Where Does My Writing Time Go?
By Ruth Barringham
Every day I start out with great intentions.
The night before I plan out what writing I’m going to be doing and write it in my diary.
Some days it goes to plan.
But more often than not, my whole day goes awry right from the start and I get hardly any writing done and I sit there scratching my head and wondering “where did all my writing time go?”
You see it usually goes something like this:
I get up at 6am, get dressed, have breakfast and do the dishes. This usually takes till 7.30.
Then I put a load of washing in the washing machine and go and see to the chickens (we have 10 ex-battery chickens in a large run at the bottom of the garden).
Now it’s 8am and time to get to work.
But first I need to wipe around the bathroom and do a quick vacuum around the house (dog hairs are a constant problem amongst other things).
Now it’s 8.30 and time to write.
I get out my computer and my writing pads and pencil case and I look through my diary for that day.
Damn! I just remembered the washing in the machine. It must have finished by now. So I hang it out and put another load on.
Oh yeah. I also need to put the bread machine on to make dough because I want to make burgers for dinner and we’ve run out of seeded rolls.
So I put the ingredients in the bread machine and set it to the dough program. There, that will beep in 1 hour and 30 minutes and then I can shape the dough into rolls and leave them to rise.
Now it’s 9.30. Sh*t! I’ve lost half the morning.
I look in my diary and see that I should have written my first article at 8am. Now I’m way behind schedule.
But I still haven’t checked my emails. So I do that first.
So many emails and a few spam messages. I report the spam, look through all my emails, read some, delete some and reply to one or two.
“Coffee?” That’s my husband. It’s after 10.30 and he wants to have a break.
We make a pot of coffee and sit down together. He tells me what he’s been working on this morning and I tell him what I’ve been doing (or not doing). We discuss a few other things too.
Beep! That’s the bread machine. It’s now 11am and I have to shape the rolls.
After that I sit down once again.
Oh no! The washing. I forgot it again. I hang it out, wipe out the machine, turn off the taps and go back to my desk.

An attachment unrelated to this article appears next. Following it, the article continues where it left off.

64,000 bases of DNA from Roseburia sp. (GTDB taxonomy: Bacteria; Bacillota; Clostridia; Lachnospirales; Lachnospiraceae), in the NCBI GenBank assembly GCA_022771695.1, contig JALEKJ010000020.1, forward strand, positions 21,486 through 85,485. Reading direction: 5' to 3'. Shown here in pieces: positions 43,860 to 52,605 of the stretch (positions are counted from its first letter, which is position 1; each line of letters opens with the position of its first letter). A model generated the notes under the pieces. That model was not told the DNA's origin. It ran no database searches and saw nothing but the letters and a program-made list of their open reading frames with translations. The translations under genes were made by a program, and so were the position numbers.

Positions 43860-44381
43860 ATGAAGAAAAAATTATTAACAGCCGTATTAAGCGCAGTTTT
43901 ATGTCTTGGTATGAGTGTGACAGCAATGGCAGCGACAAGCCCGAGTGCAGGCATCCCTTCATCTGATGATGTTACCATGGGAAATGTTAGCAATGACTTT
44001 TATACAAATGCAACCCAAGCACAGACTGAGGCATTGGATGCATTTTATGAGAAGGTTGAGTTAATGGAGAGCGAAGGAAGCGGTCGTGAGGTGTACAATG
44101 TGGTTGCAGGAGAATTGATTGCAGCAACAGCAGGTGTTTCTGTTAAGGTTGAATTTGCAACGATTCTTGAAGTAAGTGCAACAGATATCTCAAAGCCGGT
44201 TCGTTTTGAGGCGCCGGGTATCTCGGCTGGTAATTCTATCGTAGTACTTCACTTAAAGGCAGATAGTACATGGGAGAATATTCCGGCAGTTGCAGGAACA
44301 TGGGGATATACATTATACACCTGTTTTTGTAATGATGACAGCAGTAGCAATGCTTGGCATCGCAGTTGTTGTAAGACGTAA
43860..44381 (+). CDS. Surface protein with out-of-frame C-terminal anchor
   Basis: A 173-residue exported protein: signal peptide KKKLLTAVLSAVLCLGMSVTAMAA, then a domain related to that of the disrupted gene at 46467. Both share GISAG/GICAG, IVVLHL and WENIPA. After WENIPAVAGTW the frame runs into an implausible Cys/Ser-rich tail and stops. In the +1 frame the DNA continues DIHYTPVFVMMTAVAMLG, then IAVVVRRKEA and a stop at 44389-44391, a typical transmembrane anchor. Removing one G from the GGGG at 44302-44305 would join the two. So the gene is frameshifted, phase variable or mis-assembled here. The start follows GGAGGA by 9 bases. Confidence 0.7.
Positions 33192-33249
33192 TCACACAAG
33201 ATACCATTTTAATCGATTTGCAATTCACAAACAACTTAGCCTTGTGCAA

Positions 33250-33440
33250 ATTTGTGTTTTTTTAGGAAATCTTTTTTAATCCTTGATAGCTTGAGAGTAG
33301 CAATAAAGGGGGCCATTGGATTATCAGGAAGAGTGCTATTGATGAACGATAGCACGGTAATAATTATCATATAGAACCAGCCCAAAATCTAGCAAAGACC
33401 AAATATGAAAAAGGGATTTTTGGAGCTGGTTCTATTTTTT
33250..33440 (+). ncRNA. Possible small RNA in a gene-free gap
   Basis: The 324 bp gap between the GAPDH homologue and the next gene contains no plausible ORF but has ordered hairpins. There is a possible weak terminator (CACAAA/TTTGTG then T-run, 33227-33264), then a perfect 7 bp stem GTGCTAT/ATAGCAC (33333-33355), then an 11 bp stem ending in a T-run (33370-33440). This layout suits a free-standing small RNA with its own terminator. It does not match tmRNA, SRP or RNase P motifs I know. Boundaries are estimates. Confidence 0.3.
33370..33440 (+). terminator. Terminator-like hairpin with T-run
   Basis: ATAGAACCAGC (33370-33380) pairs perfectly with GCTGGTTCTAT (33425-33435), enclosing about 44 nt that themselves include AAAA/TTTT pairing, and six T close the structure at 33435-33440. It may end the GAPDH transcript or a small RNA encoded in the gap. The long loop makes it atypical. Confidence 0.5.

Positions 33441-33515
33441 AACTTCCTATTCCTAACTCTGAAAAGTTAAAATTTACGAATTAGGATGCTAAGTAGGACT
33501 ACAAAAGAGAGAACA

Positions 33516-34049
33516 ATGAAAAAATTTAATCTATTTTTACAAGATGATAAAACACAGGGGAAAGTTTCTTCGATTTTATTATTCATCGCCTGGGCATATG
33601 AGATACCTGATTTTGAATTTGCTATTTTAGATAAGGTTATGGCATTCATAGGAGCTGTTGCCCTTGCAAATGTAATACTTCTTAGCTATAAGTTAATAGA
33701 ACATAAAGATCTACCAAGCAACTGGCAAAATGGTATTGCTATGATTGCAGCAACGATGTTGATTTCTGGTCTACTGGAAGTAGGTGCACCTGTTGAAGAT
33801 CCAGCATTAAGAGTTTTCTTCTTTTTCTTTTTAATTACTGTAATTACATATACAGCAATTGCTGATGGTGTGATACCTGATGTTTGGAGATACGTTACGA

I open my computer and check my emails again. A few more have come through. I deal with them and then check my RSS feeds. Quite a few articles there.
I glance through them all and read a few. Not all are writing related. Some are self-help, some are recipes. There is a good recipe amongst them. I print it off and leave it on the kitchen counter to have a good look at later.
I outline and begin my first article. I write by hand. All my work is hand written to start with. I never go straight to keyboard.
I’m halfway through writing it. “Shall we have lunch?” I look at the clock and it’s 12.45pm and my husband is hungry. “Yeah, put something on.”
Twenty minutes later lunch is ready and the first draft of my article is written.
We eat and discuss our work. We wash and dry the dishes from coffee and from lunch.
I sit down again. It’s 1.30. I type up my article and outline and write another by hand, then proof and edit the first one and type the second one.
I try to upload them. But it doesn’t work. I check with my hosting company. Seems they’re having server issues. So I go through my to-do list and start work on another writing project. Then I check website again. It’s all back online so I upload my two articles.
“Shall we take the dogs out?” I look up at the clock. It’s 4pm.
How did it get so late? Where did my day go?
Oh no! I’ve forgotten the bread rolls.
I put the rolls in the oven, let the chickens out, and we walk the dogs.
When we get back I take the rolls out of the oven, make bean burgers, fry some onions, close up the chicken run (they all went home to roost as soon as it got dark), take in the washing and fold it and then we have dinner and do the dishes.
I go for a shower, pack away my computer and write in my diary what I’ll be working on the next day.
Now it’s 7.30pm.
And I’m still wondering where all my time went.
Does this happen to you?
I read all the time about people who only have a couple of hours a day to write and they are super productive.
But others who have all day to write get less done.
I try and stop this from happening by being really organised and having a dedicated writing place so that when I sit there I have my “work” head on so that I can focus more.
I also minimise distractions by not allowing others to talk to me while I’m writing (I’ve been training the family for years) and I have two days a week when I don’t write and do other things instead like gardening, ironing and batch cooking.
You see, being a writer is about much more than being able to sit down and write every day.
It’s about being organised, being disciplined and above all being focused enough so that you can forget about everything else while you write.
You won’t get much writing done if you don’t organise your time (including non-writing time) and being as productive as possible while you work, even if it means leaving home to write somewhere else, which is what I do when all else fails.